Quest Academy parents want more control
Las Vegas, NV (KTNV) -- A principal misappropriating tax dollars. A school board in violation of state law for being out of control and irresponsible.
All at a local school that's been the focus of a Contact 13 "You Paid for It" investigation.
Today, Chief Investigator Darcy Spears spoke to parents who are hoping the school can survive.
"The purpose of charter schools is to have that autonomy, but with that autonomy, you do get these people who try to take advantage of that, and try to gain riches off of children's education money."
Kelly Miller is a former employee and parent of Quest Academy--a taxpayer-funded charter school that's been under investigation by the State Public Charter School Authority.
The state wants to know where taxpayers' money is going?
They've found that $15,000 has gone into the Principal's pocket.
Thousands more to expensive lunches, gifts and travel.
When the Authority demanded answers from Quest, they didn't like what they got.
A big part of the state's investigation centered on three $5,000 checks written on the same day to Principal Connie Jordan, and signed by Board President Christina Fuentes.
When Fuentes submitted a formal response to the state about why Jordan got that $15,000, the state said her accounting was "inadequate," her explanations "inaccurate and contradictory."
"It was all very much an obvious lie to me about the reasons behind the money," Miller said.
That's part of why she and other parents have made a tough decision.
"I have pulled my kids out of the school for fear of their safety."
Fear that may be justified since some of those who made accusations against the principal have been put on leave, or in one board member's case, voted out of office.
"If Ms. Jordan really truly, truly cared about our children, she'd walk away or at least put herself on administrative leave, and it should have happened in the first place."
That's exactly what the state said.
Instead of firing people or placing them on leave when they make allegations, the state admonished Quest's board to "demonstrate appropriate concern..." Suggesting Ms. Jordan be placed on leave until allegations of test score manipulation and extortion are resolved, and the school's outside audit is complete.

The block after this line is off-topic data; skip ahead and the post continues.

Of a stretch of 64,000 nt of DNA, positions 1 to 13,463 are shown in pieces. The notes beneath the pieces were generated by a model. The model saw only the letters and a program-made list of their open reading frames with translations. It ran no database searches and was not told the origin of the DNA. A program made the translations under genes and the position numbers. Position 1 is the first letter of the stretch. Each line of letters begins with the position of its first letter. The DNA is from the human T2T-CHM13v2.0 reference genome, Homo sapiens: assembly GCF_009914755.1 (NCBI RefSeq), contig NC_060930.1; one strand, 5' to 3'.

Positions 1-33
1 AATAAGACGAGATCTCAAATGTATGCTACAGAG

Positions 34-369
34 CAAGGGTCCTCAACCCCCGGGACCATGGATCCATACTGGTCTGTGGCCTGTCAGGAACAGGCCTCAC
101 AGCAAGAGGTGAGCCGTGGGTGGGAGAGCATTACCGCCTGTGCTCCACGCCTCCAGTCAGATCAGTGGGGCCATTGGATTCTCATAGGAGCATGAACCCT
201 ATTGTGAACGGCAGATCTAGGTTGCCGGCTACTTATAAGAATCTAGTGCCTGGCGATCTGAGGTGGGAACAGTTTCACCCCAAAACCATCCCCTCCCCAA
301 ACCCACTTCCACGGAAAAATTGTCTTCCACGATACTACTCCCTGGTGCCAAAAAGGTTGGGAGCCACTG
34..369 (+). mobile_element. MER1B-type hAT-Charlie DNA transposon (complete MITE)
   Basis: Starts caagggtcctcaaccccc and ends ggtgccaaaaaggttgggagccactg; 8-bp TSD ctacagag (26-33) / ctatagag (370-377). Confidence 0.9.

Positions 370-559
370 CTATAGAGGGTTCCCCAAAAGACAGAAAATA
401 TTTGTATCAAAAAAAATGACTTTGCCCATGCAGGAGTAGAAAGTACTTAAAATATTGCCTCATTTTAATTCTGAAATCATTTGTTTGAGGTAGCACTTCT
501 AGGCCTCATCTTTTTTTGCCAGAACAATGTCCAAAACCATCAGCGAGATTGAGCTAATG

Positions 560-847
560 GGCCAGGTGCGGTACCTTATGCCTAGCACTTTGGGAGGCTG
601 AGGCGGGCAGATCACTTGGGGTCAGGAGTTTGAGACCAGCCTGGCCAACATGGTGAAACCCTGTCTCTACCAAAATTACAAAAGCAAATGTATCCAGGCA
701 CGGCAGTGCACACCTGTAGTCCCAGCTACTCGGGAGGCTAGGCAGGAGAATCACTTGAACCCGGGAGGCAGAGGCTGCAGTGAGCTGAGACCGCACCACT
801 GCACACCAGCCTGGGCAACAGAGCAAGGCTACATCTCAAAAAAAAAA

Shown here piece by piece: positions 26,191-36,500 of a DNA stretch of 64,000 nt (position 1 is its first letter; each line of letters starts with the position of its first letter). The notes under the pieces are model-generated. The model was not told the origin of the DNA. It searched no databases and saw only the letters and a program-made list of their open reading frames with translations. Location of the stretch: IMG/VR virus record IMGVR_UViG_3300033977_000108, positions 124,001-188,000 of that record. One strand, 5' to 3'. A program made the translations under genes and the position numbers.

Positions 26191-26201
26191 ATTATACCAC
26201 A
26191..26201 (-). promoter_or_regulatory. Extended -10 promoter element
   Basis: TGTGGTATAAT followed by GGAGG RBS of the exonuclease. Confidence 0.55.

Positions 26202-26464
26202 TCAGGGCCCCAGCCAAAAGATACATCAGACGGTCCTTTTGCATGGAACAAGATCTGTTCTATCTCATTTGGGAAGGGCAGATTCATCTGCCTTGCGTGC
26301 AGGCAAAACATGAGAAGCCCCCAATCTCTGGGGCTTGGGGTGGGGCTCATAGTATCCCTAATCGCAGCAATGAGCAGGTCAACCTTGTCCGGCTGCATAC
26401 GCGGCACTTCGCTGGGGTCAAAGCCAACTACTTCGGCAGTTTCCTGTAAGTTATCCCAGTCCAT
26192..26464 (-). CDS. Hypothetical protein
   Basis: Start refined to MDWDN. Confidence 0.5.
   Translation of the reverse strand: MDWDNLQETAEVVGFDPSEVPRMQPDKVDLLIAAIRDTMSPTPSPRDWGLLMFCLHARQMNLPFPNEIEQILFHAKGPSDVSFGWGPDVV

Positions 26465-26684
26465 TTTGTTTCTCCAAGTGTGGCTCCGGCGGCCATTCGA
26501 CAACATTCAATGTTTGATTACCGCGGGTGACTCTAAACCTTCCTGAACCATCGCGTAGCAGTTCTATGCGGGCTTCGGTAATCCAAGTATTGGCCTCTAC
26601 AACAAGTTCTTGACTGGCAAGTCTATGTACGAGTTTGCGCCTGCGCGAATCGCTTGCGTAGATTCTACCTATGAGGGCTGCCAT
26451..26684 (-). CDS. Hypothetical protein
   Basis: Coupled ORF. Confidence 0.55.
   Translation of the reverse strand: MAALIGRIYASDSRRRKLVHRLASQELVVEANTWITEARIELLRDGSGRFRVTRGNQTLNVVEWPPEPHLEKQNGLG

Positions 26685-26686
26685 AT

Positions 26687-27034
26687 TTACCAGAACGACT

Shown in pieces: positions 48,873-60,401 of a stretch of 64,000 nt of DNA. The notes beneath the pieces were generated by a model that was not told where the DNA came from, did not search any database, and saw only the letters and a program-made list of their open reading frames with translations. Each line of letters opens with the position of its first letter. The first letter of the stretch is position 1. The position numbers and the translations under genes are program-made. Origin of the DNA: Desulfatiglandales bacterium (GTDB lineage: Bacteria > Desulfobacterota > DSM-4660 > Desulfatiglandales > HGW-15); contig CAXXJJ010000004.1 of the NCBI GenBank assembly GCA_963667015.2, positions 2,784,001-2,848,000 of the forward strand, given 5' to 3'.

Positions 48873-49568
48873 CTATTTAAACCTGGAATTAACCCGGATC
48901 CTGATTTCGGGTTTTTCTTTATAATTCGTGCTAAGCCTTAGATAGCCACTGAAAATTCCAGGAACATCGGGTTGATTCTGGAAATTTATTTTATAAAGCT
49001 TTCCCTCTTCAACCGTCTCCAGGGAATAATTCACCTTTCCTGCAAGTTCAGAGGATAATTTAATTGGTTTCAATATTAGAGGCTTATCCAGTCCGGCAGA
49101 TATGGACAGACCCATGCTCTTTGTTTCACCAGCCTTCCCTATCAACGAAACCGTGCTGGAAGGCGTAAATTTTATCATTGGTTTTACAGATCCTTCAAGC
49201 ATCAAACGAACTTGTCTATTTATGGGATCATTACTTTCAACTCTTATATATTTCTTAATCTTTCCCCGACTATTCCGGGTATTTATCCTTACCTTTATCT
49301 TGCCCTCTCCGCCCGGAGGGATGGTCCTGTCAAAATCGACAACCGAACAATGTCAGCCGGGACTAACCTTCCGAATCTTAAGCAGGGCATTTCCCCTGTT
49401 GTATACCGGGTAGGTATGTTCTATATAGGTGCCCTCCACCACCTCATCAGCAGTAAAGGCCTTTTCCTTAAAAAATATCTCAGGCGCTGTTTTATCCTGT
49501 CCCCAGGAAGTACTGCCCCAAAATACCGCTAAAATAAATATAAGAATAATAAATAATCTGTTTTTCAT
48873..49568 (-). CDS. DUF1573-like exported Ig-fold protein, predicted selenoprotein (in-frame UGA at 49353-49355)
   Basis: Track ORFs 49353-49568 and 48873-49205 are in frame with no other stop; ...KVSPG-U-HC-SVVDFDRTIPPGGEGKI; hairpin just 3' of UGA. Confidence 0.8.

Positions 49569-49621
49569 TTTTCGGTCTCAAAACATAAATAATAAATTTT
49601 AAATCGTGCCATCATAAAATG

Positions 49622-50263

The state also questions whether spending more tax dollars to hire a forensic auditor and employment investigator is even appropriate or necessary.
It's unclear what the school's next step will be, but parents know what they're going to do. They've already met with lawmakers to propose new legislation in the upcoming session that would allow them--the parents--to have more say in how charter schools are run and who's running them.
"There should be an exit plan," Miller says. "There should be something that the parents can do, especially in situations where it appears that the board has gone rogue."
Changes the state is recommending include replacing Connie Jordan and the entire current board.
If the school fails to act appropriately, they could lose their charter.
"To me this is like the 'get out of jail free' card," says Miller. "It's one more chance to do the right thing. And I pray that the board will listen and follow the recommendations, because for these children to lose their school is just going to be heartbreaking."
Connie Jordan tells Contact 13 she's been advised by her lawyer not to talk at this time, and though board members didn't return calls, the school spokesperson said they will comment, just not right now.
Quest remains under investigation by other agencies and Contact 13.